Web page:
Published on: Wed, 23/10/2019 - 08:32
Author

John Moloney, PCS Assistant General Secretary (in a personal capacity)

On 21 October our members working for the contractor ISS at BEIS (the Department of Business, Energy, and Industrial Strategy) won a complete victory in their dispute.

This follows a victory for catering staff at BEIS, employed by another contractor, Aramark, on 4 October.

Now porters, security, post room, cleaners and receptionist staff have also won the London Living Wage, improved sick pay, and a number of other conditions.

The victories can be put down to one factor: all-out indefinite strike action, which isn’t that common these days.

At FCO (the Foreign and Commonwealth Office) we’ve

Industrial news in brief

Published on: Wed, 23/10/2019 - 07:41
Author

Charlie George and Tom Saff

USDAW, the shopworkers union, is facing a financial shortfall due to large numbers of its members being made redundant.

This is particularly felt at Tesco, which is the largest employer for the union’s members, but also where the union has refused to put up any resistance to the loss of around 9,000 jobs this last year.

Instead of launching a massive recruitment campaign or fighting back against the bosses, the union is instead considering getting rid of the part-time rate for new members, at its next annual conference, presumably a prelude to getting rid of it all together.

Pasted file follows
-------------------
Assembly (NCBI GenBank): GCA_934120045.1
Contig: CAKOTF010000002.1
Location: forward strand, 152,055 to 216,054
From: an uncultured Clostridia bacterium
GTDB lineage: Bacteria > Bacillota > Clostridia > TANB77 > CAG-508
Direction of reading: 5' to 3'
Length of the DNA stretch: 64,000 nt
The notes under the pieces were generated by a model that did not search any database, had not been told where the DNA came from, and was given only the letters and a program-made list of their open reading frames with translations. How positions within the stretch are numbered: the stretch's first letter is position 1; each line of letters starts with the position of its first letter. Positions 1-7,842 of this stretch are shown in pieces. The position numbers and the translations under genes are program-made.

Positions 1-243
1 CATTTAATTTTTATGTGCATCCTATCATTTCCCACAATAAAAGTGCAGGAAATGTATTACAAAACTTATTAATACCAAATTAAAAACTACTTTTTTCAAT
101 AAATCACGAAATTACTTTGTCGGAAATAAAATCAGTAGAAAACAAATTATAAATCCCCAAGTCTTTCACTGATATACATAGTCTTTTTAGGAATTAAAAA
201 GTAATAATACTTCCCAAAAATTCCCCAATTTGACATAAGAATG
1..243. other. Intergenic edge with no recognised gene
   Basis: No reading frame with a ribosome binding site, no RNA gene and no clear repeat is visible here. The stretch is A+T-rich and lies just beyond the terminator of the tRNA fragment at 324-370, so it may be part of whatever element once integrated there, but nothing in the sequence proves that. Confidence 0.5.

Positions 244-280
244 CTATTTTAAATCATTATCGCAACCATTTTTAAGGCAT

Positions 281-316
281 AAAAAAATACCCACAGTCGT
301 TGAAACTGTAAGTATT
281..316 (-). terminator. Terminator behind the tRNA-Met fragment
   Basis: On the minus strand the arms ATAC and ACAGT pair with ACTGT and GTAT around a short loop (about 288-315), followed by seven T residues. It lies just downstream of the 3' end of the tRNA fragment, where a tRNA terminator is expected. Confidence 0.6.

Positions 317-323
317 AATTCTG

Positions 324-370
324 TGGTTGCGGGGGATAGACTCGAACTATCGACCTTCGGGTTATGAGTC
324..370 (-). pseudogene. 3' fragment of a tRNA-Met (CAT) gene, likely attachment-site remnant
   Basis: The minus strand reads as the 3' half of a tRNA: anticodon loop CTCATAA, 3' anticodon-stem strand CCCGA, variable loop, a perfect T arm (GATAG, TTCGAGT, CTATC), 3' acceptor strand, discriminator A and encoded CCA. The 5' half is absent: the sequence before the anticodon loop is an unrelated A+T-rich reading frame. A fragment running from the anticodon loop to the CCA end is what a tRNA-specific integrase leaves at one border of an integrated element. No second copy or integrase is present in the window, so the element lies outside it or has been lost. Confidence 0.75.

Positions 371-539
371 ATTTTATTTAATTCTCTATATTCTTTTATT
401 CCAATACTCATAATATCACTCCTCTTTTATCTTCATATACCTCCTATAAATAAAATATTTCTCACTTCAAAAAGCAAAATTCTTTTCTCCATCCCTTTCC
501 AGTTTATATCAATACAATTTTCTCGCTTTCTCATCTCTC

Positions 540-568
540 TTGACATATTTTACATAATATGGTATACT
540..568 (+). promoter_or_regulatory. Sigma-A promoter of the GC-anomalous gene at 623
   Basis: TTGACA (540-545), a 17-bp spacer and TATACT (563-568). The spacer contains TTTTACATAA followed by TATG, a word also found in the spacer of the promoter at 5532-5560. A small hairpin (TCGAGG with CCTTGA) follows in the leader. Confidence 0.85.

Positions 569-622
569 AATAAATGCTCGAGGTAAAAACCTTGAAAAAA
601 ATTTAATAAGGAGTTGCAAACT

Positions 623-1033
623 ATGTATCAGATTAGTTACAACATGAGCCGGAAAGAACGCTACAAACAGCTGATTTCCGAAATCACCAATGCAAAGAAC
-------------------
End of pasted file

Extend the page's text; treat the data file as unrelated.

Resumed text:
This would double

Building for a new pay ballot

Published on: Wed, 16/10/2019 - 07:49
Author

John Moloney, PCS Assistant General Secretary (in a personal capacity)

We are building towards a renewed dispute over pay and pensions for directly-employed civil servants in 2020.

Our 2019 conference voted for that, and some recent developments have given additional impetus. The government has told the union nationally that the civil service pension scheme is overfunded, meaning there’s more money coming in than going out.

This means it could absorb a 2% reduction in employee contributions, effectively a 2% pay rise. But the government has said they can’t do this, as they need the spare cash to pay for the fallout from the Fire Brigades Union’s victory in their

This website uses cookies, you can find out more and set your preferences here.
By continuing to use this website, you agree to our Privacy Policy and Terms & Conditions.